Elston Howard had much better timing on the baseball diamond than off it. The first black New York Yankee—a solid catcher with a lifetime fielding average of .993 who was voted the American League’s Most Valuable Player in 1963—missed the big salaries of today’s free agent market. Although he played fourteen seasons for the Yankees (before he was traded to the Boston Red Sox), and won the Babe Ruth Award for most valuable player during the 1958 World Series, he was overshadowed by Jackie Robinson and other black ballplayers who were accepted into the major leagues long before Howard made his entrance.
Howard shunned the limelight, helping to ensure that, today, he’s barely a memory. The author, who was married to him for twenty-six years, attempts to correct that condition with this memorial to her late husband. Although it is flawed by her sometimes irrelevant, sometimes nasty observations, the book provides some illuminating insights into what went on in the Yankees clubhouse during an era in which journalists studiously ignored the clay feet of certain ballplayers. For example, she describes the almost predestined rift between the unassuming Howard and Reggie Jackson, who never hesitated to buff his own star. As Arlene Howard tells it, Jackson insisted on spraying champagne around the clubhouse to celebrate an American League pennant win. Howard asked him to stop, but Jackson persisted. “When he kept on spraying,” she writes, “Elston got off his stool, picked Reggie up, and slam-dunked him into a garbage can.”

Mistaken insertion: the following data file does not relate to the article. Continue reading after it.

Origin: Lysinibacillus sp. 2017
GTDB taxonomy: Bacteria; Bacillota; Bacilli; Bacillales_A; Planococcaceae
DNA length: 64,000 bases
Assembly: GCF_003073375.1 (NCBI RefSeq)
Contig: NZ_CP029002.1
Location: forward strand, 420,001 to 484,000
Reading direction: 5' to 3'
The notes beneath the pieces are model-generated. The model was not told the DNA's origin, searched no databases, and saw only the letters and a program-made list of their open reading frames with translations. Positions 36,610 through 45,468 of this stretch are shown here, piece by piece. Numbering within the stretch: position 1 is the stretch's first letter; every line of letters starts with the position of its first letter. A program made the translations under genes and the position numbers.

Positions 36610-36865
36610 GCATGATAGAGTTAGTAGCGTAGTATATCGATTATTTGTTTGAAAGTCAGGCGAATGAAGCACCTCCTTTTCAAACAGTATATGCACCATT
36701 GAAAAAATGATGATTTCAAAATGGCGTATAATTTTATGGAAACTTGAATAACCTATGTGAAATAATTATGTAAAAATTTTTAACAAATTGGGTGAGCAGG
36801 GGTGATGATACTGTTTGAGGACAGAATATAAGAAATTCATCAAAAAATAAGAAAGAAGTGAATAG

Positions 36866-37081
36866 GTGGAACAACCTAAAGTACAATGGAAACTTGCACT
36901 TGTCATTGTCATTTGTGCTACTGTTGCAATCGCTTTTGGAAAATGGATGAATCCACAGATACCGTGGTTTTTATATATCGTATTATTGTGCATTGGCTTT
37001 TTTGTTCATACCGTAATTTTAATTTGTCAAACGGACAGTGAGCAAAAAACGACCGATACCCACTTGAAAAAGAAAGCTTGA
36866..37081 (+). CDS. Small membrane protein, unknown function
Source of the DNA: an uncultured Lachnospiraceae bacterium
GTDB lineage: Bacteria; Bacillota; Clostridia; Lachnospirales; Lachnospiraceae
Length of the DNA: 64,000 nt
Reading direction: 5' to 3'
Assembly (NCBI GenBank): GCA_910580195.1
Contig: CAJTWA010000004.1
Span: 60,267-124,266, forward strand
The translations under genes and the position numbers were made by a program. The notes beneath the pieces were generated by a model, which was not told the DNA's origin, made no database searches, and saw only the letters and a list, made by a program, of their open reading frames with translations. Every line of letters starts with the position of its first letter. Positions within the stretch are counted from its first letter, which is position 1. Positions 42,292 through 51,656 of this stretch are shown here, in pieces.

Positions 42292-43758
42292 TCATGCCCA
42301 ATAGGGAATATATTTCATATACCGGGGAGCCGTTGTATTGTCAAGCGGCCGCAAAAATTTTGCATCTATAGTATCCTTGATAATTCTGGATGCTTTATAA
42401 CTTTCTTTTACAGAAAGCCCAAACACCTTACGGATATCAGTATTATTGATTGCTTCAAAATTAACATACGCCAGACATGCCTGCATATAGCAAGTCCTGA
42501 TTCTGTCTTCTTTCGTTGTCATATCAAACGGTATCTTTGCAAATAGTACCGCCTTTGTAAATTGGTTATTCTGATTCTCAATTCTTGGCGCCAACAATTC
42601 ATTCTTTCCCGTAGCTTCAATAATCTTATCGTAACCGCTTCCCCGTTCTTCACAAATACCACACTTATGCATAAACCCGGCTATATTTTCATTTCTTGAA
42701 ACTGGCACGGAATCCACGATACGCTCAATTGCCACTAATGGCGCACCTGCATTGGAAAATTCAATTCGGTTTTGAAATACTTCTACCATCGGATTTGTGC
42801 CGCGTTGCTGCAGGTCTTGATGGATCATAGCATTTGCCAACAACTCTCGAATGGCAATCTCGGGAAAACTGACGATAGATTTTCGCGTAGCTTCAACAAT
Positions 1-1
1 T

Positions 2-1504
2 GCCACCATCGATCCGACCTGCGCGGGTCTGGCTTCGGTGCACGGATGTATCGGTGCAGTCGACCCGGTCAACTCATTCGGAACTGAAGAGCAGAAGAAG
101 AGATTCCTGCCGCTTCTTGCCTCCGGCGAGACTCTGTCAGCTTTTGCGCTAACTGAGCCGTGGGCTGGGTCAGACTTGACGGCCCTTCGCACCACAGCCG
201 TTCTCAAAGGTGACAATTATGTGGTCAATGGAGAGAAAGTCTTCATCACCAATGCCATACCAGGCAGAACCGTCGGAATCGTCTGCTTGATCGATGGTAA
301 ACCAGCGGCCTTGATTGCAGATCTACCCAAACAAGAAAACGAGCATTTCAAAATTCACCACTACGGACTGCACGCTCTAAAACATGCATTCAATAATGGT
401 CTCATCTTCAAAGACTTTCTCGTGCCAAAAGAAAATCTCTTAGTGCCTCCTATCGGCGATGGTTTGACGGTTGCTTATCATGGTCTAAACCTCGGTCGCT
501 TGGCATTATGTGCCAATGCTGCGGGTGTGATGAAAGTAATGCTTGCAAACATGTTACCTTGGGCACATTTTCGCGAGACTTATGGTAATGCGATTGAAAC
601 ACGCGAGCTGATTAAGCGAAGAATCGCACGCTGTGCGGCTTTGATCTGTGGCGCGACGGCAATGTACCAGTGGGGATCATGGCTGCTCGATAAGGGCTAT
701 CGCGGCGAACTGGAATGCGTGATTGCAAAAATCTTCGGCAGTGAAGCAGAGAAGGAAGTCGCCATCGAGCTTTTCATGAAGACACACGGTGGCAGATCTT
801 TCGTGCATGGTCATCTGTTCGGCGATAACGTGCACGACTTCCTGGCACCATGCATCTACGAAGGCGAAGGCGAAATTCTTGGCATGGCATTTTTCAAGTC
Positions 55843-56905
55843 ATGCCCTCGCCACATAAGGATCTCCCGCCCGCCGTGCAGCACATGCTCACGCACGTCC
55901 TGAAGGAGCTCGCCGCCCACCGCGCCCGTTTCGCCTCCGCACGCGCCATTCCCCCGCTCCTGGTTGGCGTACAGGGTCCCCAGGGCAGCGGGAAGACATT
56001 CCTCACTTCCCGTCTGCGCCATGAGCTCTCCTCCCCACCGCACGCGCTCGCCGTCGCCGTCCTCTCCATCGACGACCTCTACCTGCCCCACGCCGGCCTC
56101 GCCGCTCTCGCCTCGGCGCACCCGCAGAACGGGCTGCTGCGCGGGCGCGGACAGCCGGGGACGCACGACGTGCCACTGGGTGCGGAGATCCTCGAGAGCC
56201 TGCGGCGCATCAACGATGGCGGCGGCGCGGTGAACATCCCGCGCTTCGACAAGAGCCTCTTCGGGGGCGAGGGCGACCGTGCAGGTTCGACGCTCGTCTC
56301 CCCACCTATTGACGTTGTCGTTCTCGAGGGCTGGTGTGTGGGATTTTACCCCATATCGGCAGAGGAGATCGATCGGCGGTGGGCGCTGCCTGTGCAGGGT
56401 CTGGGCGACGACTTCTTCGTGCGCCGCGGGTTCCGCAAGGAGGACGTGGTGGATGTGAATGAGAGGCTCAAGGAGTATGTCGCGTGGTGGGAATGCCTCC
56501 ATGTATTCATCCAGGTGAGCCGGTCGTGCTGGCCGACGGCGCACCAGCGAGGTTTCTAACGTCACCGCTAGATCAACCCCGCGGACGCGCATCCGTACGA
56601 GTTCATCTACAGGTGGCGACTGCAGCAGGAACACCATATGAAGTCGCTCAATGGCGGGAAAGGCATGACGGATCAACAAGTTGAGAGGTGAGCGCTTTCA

By then, Howard was a Yankees coach—the first black man in such a capacity in the American League. He was hired largely because his classy behavior and graceful demeanor were sorely needed by the spoiled, rich ball club. Again, Howard lived in the wrong place at the wrong time: he would certainly have been a major league manager if he had survived longer.
Howard died early, at age fifty-one, of myocarditis, a rare heart disease in which a viral infection weakens the heart muscles. He deserved better out of life but, as his widow’s book describes him, he gave life all he had to give.
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